Prison: Where Undergrads and Inmates Take Classes Together

We can simultaneously improve students' learning experiences and enhance prisoners' opportunities, writes Jeff Schatten.

November 7, 2019
 
 
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There is a paradox in higher education: the more elite the institution, the further removed the students are from the diversity of experiences that make up the mosaic of the United States. A student can spend four years learning about the sociology of income inequality or the double standards in the criminal justice system without ever leaving lush campus life with its coffee bars and Pilates classes.

And while many college students rarely leave their campus bubble, more than two million people are behind bars. Many would do anything to have access to a college education to better their development as well as their opportunities after incarceration. We can simultaneously improve the undergraduate learning experience and enhance opportunities for inmates by bringing college classes to prison, an out-of-the-box offering that more colleges and universities should embrace.

For the past three years, I have taken Washington and Lee University students to a medium-security prison to learn about leadership, side by side with inmates ranging from a few years to many decades older than themselves. This past semester, about a quarter of my students held murder convictions, another quarter were incarcerated for other mostly violent offenses and the remaining half were typical idealistic liberal arts undergrads. In this setting, both inmates and college students were equal class participants. While the students in the class studied leadership, the actual course topic was of secondary importance. This took a back seat to the mission of enabling both populations to have a deep, extended experience with a group of people ostensibly unlike themselves. Both groups, it turns out, would challenge many preconceived notions and stereotypes.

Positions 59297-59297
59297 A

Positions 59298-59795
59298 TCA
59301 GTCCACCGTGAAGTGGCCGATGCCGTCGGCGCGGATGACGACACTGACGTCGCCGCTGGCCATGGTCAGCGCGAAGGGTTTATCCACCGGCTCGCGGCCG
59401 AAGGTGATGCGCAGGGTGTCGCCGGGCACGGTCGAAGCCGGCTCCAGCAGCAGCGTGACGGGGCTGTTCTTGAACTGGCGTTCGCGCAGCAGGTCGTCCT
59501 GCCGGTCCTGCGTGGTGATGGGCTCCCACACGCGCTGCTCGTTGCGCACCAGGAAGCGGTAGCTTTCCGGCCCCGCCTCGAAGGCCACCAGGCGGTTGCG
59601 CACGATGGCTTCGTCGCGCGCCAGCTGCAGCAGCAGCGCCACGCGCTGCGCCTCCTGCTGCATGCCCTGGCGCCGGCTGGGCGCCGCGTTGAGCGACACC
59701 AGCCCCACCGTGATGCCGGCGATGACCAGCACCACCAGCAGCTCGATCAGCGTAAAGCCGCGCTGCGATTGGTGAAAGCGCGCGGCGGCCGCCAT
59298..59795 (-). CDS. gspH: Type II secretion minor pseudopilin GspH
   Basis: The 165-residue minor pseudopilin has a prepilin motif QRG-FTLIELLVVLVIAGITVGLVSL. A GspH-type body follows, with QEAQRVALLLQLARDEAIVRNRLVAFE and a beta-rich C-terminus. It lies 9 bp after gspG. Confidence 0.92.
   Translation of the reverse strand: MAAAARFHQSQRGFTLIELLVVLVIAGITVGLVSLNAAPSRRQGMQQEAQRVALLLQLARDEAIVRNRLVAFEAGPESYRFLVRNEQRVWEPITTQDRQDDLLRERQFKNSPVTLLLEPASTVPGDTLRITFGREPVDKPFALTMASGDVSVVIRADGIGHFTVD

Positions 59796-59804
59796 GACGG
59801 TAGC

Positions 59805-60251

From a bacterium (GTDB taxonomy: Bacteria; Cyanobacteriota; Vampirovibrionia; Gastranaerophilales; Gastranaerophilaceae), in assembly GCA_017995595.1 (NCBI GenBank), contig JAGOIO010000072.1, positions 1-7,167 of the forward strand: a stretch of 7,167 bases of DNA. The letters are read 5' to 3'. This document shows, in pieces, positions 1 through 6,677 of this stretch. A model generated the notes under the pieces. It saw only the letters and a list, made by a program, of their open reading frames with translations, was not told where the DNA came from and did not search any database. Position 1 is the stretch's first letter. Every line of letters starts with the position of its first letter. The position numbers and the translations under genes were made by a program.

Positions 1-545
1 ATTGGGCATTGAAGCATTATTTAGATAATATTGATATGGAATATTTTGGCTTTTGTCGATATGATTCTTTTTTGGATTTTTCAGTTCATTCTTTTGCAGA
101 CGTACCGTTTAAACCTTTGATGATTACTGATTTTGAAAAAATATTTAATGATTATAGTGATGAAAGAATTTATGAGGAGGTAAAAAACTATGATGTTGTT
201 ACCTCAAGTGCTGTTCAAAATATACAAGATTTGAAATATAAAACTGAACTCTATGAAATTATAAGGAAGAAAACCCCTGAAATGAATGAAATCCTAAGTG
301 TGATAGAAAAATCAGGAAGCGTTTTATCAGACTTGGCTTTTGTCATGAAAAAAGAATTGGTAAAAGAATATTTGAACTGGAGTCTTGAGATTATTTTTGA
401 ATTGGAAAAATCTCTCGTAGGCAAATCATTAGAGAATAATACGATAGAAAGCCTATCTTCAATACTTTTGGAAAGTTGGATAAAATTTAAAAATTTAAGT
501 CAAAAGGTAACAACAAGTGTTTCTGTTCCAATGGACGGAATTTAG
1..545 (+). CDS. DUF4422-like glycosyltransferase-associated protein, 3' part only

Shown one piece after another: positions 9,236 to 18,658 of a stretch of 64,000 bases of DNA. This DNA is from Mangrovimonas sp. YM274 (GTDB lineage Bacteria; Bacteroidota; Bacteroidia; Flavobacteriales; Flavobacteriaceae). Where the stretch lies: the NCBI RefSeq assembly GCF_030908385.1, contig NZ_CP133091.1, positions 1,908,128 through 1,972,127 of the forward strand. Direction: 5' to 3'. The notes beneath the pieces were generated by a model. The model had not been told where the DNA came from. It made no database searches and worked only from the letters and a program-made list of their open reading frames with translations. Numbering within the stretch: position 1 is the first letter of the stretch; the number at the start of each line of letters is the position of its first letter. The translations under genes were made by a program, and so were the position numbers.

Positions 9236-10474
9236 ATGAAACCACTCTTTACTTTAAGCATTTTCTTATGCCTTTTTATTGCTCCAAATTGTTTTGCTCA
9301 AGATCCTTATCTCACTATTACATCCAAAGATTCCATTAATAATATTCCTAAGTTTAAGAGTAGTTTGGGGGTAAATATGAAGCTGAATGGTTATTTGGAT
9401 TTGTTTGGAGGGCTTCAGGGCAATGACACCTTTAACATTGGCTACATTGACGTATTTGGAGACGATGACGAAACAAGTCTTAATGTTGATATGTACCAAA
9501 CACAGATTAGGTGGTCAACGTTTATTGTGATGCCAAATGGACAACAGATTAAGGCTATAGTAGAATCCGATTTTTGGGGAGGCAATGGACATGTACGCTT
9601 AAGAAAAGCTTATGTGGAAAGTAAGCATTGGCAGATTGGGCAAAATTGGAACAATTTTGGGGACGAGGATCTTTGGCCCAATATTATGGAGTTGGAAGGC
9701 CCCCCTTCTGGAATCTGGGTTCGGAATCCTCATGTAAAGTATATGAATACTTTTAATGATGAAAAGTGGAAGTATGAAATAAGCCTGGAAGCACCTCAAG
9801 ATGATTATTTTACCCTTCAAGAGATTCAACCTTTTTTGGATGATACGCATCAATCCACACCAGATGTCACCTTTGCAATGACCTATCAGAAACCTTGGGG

When they first met, both sides were nervous. One undergraduate remarked in her journal, “There was a real fear walking into the classroom, catching sight of 10 gnarly-looking men in jumpsuits lining the back wall.” An inmate reflected, “I have to admit that I was a little nervous, and a little more ashamed, to be around people my own age who weren’t going to be wearing the same colors as me.” And yet within the first hour, a sense of comfort settled on the room, both populations collaborating on icebreakers and other activities to set the stage for a semester together.

One crucial aspect of this course is to face “the other,” to test how close contact impacts conceptions about a different population. One of the inmates wrote, “I honestly didn’t think we would be able to get along. I thought they would be too judgmental, but I guess I was jumping to conclusions. They are some of the coolest people I’ve met [in] my 23 years of living.”

Many of the Washington and Lee students struggle to come to terms with their classmates’ crimes. As a part of the course, students look at psychological studies that showcase the ways in which personality and values do and do not change over time. This deep, enduring question of whether people have the capacity to change sits at the forefront of the experience.

One undergraduate wrote, “In terms of my feelings towards the offenders, I go through cycles of doubt and fear, then respect and comfortability. Take Mr. X for example. Last week, I was a little frightened by what he might have done to get into prison. I was scared about him manipulating me and felt a sense that I wasn’t safe around him; however, even if he has done something awful, the more I allow him to talk about his situation, I still don’t feel safe necessarily, but I have grown to feel more comfortable around him.”